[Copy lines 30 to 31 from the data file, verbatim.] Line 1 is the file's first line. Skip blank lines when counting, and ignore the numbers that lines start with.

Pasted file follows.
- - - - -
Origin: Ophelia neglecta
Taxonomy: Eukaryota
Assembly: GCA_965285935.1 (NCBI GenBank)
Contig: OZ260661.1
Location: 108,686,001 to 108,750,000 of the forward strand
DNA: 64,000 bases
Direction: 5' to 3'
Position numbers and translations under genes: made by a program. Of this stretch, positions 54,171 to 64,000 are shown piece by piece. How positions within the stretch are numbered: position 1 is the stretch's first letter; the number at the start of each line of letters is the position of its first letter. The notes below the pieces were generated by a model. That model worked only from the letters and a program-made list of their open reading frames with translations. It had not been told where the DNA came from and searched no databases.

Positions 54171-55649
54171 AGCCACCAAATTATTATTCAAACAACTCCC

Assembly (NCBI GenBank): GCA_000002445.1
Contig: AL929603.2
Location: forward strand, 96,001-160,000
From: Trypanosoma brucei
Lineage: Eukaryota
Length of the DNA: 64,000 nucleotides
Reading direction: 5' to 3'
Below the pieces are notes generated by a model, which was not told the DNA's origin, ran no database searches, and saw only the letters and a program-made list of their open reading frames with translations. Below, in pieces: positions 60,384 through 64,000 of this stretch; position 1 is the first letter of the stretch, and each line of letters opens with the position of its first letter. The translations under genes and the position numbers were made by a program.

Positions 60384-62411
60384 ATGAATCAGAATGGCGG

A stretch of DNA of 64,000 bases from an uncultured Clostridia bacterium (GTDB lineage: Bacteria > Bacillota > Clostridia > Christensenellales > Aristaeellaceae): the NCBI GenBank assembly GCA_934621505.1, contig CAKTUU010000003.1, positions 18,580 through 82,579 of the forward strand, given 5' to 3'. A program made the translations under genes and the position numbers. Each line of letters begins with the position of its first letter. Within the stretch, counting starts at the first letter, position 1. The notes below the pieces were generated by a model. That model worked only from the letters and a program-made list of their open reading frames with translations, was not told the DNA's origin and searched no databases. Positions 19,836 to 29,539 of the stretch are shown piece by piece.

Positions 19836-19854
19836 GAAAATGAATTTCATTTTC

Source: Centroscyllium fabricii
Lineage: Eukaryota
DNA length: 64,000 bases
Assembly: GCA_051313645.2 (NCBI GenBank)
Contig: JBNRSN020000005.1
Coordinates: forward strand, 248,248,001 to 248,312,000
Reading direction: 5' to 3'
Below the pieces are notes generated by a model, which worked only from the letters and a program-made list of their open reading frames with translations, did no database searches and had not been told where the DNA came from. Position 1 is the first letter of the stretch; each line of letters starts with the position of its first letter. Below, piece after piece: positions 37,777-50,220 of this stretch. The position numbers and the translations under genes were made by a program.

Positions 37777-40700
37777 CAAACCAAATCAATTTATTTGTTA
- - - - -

Reading direction: 5' to 3'
Below the pieces are notes generated by a model, which worked only from the letters and a program-made list of their open reading frames with translations, did no database searches and had not been told where the DNA came from. Position 1 is the first letter of the stretch; each line of letters starts with the position of its first letter. Below, piece after piece: positions 37,777-50,220 of this stretch. The position numbers and the translations under genes were made by a program.